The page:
Community and economic development: building back strong Bristol co-operatives

Community and economic development: building back strong Bristol co-operatives.Dr Anita Mangan and Co-operative Assistance Network Limited (CAN) have recently published a report on co-operatives and community benefit societies in the West of England area. The Building back strong Bristol co-operatives project, which was funded by the University of Bristol’s Temple Quarter Engagement Fund, compiled up-to-date data on the size and health of the local co-operative sector, as well as investigating what ‘build back better’ means to local co-operatives.

Key findings include:

  • Co-operatives and community benefit societies are widespread and successful in the West of England area, covering a broad range of sectors.
  • The co-operative model is resilient. Although the co-operatives faced significant challenges during the Covid-19 pandemic, the co-operative values of membership, solidarity and democracy had contributed to the development of a unique skill set that helped the co-operatives to survive.
  • Start-ups, activism and imagining a better future: people come to the co-operative model with a keen sense of wanting an alternative to ‘business as usual’ in work, housing and community relations. Democracy, joint decision-making and ethical choices are at the heart of the decision to choose co-operation.
  • Co-operation among co-operators: getting and giving advice in a key part of co-operative working. Co-operators value learning from others’ experiences, but equally they understand the important of sharing their expertise as well. Formal assistance is also important and is not just for start-up groups. Issues such as updating their Constitution / Rules / Articles of Association, conflict moderation, accounting and legal problems often require external expertise.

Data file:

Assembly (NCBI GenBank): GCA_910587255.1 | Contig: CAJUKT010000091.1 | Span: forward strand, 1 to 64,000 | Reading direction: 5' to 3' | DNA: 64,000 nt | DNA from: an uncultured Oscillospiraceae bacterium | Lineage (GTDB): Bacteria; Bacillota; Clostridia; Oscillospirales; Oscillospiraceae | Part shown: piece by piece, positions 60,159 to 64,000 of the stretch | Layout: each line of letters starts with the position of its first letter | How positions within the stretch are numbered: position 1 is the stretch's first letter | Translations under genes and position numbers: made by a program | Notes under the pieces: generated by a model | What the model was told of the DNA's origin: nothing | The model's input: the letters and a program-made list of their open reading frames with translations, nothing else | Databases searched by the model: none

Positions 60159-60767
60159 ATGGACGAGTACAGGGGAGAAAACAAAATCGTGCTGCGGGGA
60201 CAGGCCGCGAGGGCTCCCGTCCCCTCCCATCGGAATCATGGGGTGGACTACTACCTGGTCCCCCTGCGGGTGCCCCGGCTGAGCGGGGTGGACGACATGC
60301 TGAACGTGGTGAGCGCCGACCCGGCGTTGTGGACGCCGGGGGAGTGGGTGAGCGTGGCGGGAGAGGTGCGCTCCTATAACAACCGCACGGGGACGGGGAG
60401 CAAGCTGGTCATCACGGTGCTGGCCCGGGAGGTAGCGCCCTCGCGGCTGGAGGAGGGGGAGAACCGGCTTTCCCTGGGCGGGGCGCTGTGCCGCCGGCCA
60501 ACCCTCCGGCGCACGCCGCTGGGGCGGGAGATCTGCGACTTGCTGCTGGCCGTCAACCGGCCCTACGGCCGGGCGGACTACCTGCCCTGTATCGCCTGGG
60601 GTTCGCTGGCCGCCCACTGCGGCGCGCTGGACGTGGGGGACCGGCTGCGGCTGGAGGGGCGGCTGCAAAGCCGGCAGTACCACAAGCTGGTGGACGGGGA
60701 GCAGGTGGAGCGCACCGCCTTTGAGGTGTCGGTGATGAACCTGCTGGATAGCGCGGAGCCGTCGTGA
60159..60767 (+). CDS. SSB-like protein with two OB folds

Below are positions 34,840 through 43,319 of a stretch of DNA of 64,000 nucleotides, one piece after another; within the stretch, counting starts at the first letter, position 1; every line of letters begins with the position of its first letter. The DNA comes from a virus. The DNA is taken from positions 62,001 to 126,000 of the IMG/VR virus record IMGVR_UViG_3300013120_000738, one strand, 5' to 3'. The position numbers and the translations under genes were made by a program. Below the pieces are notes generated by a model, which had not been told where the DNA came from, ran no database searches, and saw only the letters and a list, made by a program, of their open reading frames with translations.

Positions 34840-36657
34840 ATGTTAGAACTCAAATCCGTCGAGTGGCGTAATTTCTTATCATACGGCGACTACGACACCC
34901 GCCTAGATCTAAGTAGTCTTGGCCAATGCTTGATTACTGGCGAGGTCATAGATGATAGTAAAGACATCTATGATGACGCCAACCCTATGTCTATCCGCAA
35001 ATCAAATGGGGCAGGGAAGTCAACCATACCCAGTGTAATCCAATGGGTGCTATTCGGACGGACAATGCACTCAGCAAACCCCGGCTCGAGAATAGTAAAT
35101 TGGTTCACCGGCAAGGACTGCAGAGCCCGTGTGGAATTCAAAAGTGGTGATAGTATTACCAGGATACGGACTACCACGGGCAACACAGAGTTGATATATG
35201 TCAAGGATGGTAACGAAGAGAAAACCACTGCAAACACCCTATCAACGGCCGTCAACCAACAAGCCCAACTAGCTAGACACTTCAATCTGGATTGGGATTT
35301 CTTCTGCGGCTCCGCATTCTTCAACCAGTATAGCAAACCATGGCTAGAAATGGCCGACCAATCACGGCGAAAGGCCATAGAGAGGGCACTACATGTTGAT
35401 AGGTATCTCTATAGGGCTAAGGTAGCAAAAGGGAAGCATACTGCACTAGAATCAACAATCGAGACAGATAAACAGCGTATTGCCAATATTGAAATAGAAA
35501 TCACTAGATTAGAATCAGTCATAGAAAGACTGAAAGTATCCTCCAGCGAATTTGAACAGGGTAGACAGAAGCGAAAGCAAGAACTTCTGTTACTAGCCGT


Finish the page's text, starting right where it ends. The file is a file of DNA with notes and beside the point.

• ‘Build back better’: co-operators care about community and social justice. Building a more sustainable and equitable society is at the heart of their operations.

Co-operatives are democratically owned and controlled by their members and are almost twice as likely to survive the early years of business, compared to other types of companies. Therefore, they can contribute significantly to a local economy’s ability to recover from crises such as COVID-19. The co-operative and community benefit society members who took part in the study have a drive to make their workplaces and communities fairer, more sustainable and more enjoyable places to live and work. Any attempt to ‘build back better’ needs the democracy, inclusion and fairness of co-operatives and community benefit societies.

The report makes the following recommendations:

  • To explore and facilitate online network development, to help co-operatives to find each other, to help customers find co-operatives and to raise the visibility of co-operatives among the wider public.
  • To explore, facilitate and raise awareness of local sources of finance for social and co-operative development.
  • To conduct further research to identify successful exemplars of co-operatives across different sectors in order to promote the co-operative model, raise awareness and build the co-operative support and development offer in the local area.

This report is the result of a short study of local co-operatives and community benefit societies. If you are interested in learning more about co-operatives or community benefit societies, please contact Anita Mangan (anita.mangan@bristol.ac.uk) or Hilary Sudbury (hilary@assist.coop).